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The Welfare Economics of Adaptive Preferences

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  • Carl Christian von Weizsäcker

    () (Max Planck Institute for Research on Collective Goods, Bonn, Germany)

Abstract

In this paper I demonstrate that a reasonable welfare theoretic concept of "progress" can be made consistent with the assumption of endogenously changing preferences as long as these preference changes correspond to the pattern of "adaptive preferences". The main theorem of the paper shows that under certain additional conditions "adaptive preferences" imply the existence of a complete pre-ordering of the consumption space in terms of "improvement paths" which allow endogenous preference changes. It is then shown that welfare economics of "improvement paths" is also possible with interpersonal influences on preferences. A conjecture is developed that results of recent empirical and experimental research into human economic behaviour corroborate the hypothesis of "adaptive preferences".

Suggested Citation

  • Carl Christian von Weizsäcker, 2005. "The Welfare Economics of Adaptive Preferences," Discussion Paper Series of the Max Planck Institute for Research on Collective Goods 2005_11, Max Planck Institute for Research on Collective Goods.
  • Handle: RePEc:mpg:wpaper:2005_11
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    File URL: http://www.coll.mpg.de/pdf_dat/2005_11online.pdf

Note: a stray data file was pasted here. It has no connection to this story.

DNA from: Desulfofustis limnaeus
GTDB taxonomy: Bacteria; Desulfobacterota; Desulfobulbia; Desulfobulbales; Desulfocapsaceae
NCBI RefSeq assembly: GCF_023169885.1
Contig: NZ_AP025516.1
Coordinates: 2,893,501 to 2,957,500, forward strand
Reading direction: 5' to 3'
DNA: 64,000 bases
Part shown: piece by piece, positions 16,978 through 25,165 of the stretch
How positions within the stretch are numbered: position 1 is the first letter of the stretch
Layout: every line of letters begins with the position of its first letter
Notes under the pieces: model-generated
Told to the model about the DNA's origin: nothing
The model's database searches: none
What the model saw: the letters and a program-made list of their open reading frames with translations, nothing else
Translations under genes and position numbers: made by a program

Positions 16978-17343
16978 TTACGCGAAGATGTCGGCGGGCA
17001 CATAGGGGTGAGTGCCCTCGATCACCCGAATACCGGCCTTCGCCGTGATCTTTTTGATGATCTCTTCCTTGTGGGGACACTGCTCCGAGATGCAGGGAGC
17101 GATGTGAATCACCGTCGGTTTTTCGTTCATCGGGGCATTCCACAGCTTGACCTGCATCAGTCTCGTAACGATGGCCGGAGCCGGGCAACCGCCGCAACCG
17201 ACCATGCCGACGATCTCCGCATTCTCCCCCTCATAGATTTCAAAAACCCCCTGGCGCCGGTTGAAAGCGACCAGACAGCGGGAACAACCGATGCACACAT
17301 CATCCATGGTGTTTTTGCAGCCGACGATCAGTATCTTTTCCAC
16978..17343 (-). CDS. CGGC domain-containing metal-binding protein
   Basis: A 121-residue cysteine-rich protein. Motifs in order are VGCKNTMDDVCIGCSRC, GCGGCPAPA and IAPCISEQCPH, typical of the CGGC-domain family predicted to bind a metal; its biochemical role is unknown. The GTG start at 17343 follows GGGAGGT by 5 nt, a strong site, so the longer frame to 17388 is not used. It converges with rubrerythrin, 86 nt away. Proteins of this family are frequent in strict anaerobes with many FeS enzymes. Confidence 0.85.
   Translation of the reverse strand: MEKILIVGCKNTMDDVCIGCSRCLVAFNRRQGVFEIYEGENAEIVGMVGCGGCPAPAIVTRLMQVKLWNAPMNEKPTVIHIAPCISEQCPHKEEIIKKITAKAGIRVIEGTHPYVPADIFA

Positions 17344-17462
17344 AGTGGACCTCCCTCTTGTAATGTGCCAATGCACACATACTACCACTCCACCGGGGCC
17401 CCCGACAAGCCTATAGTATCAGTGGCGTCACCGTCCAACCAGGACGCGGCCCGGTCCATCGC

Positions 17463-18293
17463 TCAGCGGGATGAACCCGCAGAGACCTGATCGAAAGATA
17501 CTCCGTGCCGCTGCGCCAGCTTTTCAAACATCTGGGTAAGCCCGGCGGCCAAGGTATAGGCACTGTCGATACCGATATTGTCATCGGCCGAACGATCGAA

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    References listed on IDEAS

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    1. Fehr, Ernst & Schmidt, Klaus M., 2001. "Theories of Fairness and Reciprocity," Discussion Papers in Economics 14, University of Munich, Department of Economics.
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    Cited by:

    1. Christian Schubert, 2012. "Is novelty always a good thing? Towards an evolutionary welfare economics," Journal of Evolutionary Economics, Springer, vol. 22(3), pages 585-619, July.
    2. Paul Anand & Laurence S. J. Roope & Anthony J. Culyer & Ron Smith, 2020. "Disability and multidimensional quality of life: A capability approach to health status assessment," Health Economics, John Wiley & Sons, Ltd., vol. 29(7), pages 748-765, July.

    More about this item

    Keywords

    Welfare Economics; Endogenous Preferences; Adaptive Preferences; Interpersonal Influences on Preferences; Improvement Paths; Bounded Rationality;

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